Yes, it sounds so wrong in oh so many ways doesn’t it?
The Importance of Being Earnest as a musical? But then again (and we know we really should have tried harder) the Whingers’ curiosity wasn’t even piqued enough by Ann Widdecombe’s panto debut to drag them to Dartford this season. But Gyles Brandreth giving his Lady Bracknell? This proved a USP big enough to brave the trek to Hammersmith’s Riverside Studios.
Dragged-up Lady Bs are of course nothing new. Brian Bedford has recently delivered one on Broadway, Geoffrey Rush is giving his down under. Heavens, Phil saw the brilliant Hinge and Bracket as Miss Prism and Lady B respectively at the then Whitehall Theatre. Mind you, it was execrable.
And this could so easily have turned out to go the same way but remarkably it is in fact really rather good.
Douglas Livingstone (book and lyrics) has neatly adapted the silliness about two silly young blades who fall for two silly young women who will only marry a man called Earnest by keeping the plot and numerous famous aphorisms more or less intact (which is no mean feat, as TIOBE is Oscar Wilde‘s Hamlet).
The songs are light and breezy and mostly don’t hold up the plot, frequently allowing dialogue to continue mid tune (composers Adam McGuinness and Zia Moranne), especially in the case of Lady B who sensibly speak-sings his/her numbers. On occasions they introduce some quite interesting diversions in heir own right – the duet “It all Began in a Garden” is undoubtedly a highlight thanks to the delicious comedic marriage of Susie Blake as Miss Prism and Edward Petherbridge as Canon Chasuble.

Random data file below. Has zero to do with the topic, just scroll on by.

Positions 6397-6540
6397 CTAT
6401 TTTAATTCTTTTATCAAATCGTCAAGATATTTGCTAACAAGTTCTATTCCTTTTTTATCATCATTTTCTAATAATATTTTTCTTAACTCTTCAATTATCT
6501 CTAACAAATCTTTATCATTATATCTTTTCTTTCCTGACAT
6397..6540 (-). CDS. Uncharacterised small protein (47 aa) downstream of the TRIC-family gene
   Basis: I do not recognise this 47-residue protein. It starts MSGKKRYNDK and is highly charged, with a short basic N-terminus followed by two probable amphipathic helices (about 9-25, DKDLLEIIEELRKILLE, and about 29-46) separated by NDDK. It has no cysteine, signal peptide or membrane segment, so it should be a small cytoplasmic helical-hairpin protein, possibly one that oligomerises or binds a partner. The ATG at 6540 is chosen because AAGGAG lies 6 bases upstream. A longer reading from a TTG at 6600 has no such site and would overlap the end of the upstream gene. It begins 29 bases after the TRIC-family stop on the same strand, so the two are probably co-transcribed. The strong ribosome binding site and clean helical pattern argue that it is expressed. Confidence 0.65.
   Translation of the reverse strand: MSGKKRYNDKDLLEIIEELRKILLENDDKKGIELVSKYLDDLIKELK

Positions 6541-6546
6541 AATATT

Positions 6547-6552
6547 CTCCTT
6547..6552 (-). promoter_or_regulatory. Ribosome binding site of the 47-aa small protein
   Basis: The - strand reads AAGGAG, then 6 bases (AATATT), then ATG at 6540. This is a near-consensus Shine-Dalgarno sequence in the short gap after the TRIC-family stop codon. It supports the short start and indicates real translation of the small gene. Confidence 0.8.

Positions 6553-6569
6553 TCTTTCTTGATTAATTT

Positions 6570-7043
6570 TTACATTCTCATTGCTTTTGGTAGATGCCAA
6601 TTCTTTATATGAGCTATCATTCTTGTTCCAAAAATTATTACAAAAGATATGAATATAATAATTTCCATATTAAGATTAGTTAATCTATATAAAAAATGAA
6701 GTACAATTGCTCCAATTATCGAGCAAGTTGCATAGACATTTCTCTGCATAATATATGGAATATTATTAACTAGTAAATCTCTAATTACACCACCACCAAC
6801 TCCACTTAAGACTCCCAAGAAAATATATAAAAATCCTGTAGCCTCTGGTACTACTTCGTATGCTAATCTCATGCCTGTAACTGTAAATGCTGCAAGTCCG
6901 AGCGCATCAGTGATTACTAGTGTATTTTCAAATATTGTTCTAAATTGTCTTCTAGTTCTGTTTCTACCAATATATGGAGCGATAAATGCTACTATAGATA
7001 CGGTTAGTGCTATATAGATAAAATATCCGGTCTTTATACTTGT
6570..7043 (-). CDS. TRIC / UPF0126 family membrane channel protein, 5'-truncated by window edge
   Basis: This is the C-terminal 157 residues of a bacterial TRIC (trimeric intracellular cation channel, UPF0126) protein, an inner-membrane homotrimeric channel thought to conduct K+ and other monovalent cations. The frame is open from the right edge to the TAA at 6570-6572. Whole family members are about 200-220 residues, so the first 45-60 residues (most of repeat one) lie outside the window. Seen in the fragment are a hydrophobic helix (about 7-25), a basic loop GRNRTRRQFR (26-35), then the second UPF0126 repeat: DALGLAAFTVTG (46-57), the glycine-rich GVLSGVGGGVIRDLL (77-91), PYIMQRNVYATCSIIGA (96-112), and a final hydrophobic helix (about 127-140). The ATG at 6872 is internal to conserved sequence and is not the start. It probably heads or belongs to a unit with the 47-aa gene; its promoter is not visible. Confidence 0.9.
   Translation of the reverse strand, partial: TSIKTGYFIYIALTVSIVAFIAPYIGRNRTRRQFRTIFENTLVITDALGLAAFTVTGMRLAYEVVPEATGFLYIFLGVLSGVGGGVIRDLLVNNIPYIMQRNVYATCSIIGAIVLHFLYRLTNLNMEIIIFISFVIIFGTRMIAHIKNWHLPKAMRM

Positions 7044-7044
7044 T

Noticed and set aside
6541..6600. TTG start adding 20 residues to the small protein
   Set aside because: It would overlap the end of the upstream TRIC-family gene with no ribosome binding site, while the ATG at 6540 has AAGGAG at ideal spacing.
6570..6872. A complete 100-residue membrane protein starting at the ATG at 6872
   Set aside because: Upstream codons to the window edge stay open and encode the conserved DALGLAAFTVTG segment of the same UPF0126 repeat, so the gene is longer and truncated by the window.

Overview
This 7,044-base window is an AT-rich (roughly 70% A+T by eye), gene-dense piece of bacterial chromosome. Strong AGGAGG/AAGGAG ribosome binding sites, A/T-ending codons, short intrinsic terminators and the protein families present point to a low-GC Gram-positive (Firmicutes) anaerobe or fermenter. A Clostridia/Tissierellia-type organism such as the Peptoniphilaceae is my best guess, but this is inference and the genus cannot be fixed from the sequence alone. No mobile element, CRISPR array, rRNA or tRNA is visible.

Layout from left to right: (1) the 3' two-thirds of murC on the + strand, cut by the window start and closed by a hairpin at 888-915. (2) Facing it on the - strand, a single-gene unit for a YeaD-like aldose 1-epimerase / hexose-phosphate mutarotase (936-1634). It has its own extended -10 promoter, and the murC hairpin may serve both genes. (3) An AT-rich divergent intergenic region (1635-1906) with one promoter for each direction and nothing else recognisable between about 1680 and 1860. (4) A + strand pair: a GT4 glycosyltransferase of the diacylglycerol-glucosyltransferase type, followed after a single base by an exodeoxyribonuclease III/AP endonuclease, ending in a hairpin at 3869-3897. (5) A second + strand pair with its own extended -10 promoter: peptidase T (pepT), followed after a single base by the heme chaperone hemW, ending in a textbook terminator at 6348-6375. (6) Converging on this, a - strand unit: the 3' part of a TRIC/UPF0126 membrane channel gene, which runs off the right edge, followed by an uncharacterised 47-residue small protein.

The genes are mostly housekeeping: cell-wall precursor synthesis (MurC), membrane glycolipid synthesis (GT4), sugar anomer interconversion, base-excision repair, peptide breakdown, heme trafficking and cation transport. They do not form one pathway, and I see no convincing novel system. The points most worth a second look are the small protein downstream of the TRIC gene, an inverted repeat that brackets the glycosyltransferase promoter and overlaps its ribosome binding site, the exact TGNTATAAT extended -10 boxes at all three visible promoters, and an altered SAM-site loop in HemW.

The lyrics are laudably audible and the cast are disarmingly charming. The Whingers found themselves moved to share particular enthusiasm for Anya Murphy and Flora Spencer-Longhurst‘s Gwendolen and Cecily.
Brandreth looks very comfortable in his “Queen Mary look” and plays it with applaudable restraint. Sailing through in a budget-defying blue-grey ensemble, an agreeable mix of hauteur and charm, more battleship than battleaxe, he sensibly reinterprets the iconic “A handbag” line which neatly leads into the next song which of course is called “Handbag”. Indeed, had we had a hand in this musicalisation, Handbag! would be have been our chosen moniker.
Iqbal Khan directs with a deft lightness, the costumes (Robert Worley) are surprisingly smart and the set (Samal Blak), appropriately appropriating various pieces of luggage, is a triumph of wit and imagination over economics. Even the programme contains more than one could reasonably expect and it puts the West End to shame, on offer as it is, at a mere 100 new pennies.
Worth the trip.